On the Scene: Young Jews Hit Music Fests

By Joseph Leichman

Published August 07, 2008, issue of August 15, 2008.
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In the searing heat of a recent Saturday afternoon in July, three young men were disassembling a tent, cleaning out their cooler and packing up their car. After two days at Camp Bisco, a music-and-camping festival organized and headlined by the Disco Biscuits (“Bisco,” for short), the trio were hoping to beat the traffic out of the Indian Lookout Country Club in Mariaville, N.Y., about 20 minutes north of Albany.

SOUNDS OF SUMMER: A crowd gathers at Camp Bisco, a two-day music-and-camping festival that took place in July in Mariaville, N.Y.
SOUNDS OF SUMMER: A crowd gathers at Camp Bisco, a two-day music-and-camping festival that took place in July in Mariaville, N.Y.

As they slammed the trunk, another young man approached, wearing a white button-down shirt tucked into black slacks.

“Hey, don’t I know you from Brooklyn?” he asked one of them.

A shrug.

“Well, we need yarmulkes, hats, whatever you’ve got, for people to wear at a minyan.”

Another shrug. “Sorry, we’ve got nothing. Good luck, though.”

“Have a good Shabbes,” he said, walking away.

In recent years, summer festivals like Bonnaroo, Wakarusa, All-Good and Camp Bisco have become landmark events for young Jewish men and women. Camp Bisco (campbisco.net) is particularly popular with Jews in the Northeast, since it’s never more than a few hours’ drive away (previous locations include Hunter Mountain), and because the Disco Biscuits are from Philadelphia and perform extensively around New York and New Jersey.

“We don’t do any sort of data recording of what peoples’ religious affiliation is, but there does seem to be a very strong Jewish following to the Disco Biscuits,” said Biscuits keyboardist Aron Magner.

Solomon Schechter Day School would be proud.

That’s where Magner went to elementary school in Philadelphia — later, he spent a summer at the Alexander Muss Institute for Israel Education. The Institute, about five miles north of Tel Aviv in Hod HaSharon, teaches Israel studies to English-speaking students.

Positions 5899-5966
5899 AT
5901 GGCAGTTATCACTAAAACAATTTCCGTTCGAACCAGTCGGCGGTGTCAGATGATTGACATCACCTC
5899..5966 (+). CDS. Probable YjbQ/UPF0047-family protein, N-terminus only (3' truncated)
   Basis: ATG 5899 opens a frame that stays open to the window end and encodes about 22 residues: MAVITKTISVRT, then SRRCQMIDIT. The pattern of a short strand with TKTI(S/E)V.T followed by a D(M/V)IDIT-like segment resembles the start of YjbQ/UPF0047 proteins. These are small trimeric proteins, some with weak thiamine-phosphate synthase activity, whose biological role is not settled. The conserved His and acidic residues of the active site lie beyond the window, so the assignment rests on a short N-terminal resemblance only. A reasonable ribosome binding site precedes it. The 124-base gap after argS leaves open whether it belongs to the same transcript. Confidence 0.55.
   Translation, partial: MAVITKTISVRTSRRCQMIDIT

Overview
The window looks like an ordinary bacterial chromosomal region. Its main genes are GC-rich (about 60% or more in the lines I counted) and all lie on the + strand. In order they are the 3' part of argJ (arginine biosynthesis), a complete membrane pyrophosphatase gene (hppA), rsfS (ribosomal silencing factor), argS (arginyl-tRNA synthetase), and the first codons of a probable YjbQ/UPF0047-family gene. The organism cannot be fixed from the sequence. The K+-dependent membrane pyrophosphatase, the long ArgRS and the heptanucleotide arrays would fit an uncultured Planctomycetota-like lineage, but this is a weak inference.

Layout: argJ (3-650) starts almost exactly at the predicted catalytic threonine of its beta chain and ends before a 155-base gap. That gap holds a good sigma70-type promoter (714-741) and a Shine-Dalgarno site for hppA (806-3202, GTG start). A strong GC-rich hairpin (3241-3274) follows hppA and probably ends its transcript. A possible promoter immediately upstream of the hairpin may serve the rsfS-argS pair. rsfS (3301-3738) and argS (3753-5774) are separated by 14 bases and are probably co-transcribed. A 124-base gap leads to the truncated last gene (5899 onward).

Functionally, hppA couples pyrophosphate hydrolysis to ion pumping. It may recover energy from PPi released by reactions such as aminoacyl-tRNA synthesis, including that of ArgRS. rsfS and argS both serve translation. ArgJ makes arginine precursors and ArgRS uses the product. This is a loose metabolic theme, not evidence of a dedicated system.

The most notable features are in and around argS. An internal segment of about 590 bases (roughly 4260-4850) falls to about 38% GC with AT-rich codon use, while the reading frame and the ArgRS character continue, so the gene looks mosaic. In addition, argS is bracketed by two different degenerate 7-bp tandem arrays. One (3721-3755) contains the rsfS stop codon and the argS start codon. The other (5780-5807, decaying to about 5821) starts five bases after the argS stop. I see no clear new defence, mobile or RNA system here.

Magner, who is one of two Jewish Biscuits (bassist Marc “Brownie” Brownstein is the other), attended the summer program during high school.

“It was definitely an experience that changed my life — I identify more with my Jewish roots. It’s one of those things that changes the perspective of who you are,” he said.

The original Disco Biscuits — Brownstein, guitarist Jon “Barber” Gutwillig, drummer Sam Altman and keyboardist Ben Hayflick — coalesced at the University of Pennsylvania in the mid-1990s. Magner replaced Hayflick in 1995, and the band spent their incipient days doing what most bands do: switching names, playing college parties and attracting local attention.

After years on the summer festival circuit, the Biscuits opted to create an event of their own. While it may not attract the same level of corporate sponsorship as Bonnaroo and other large-scale gatherings, Camp Bisco did manage to draw Snoop Dogg, who played a headline-length set on this year’s main stage. The rap star fit seamlessly into the festival’s collection of trance groups, jambands and DJs — other performers of note included Shpongle, an ambient electronica artist, and The New Deal, a Canadian house-and-breakbeats trio.

“Since Camp Bisco’s inception, the concept was to make a festival where we hand-picked the bands,” Magner said. “We wanted to put together a festival of bands that we admire and we respect.”

Joseph Leichman is a freelance journalist and musician. He blogs at www.verbalcalorie.com.


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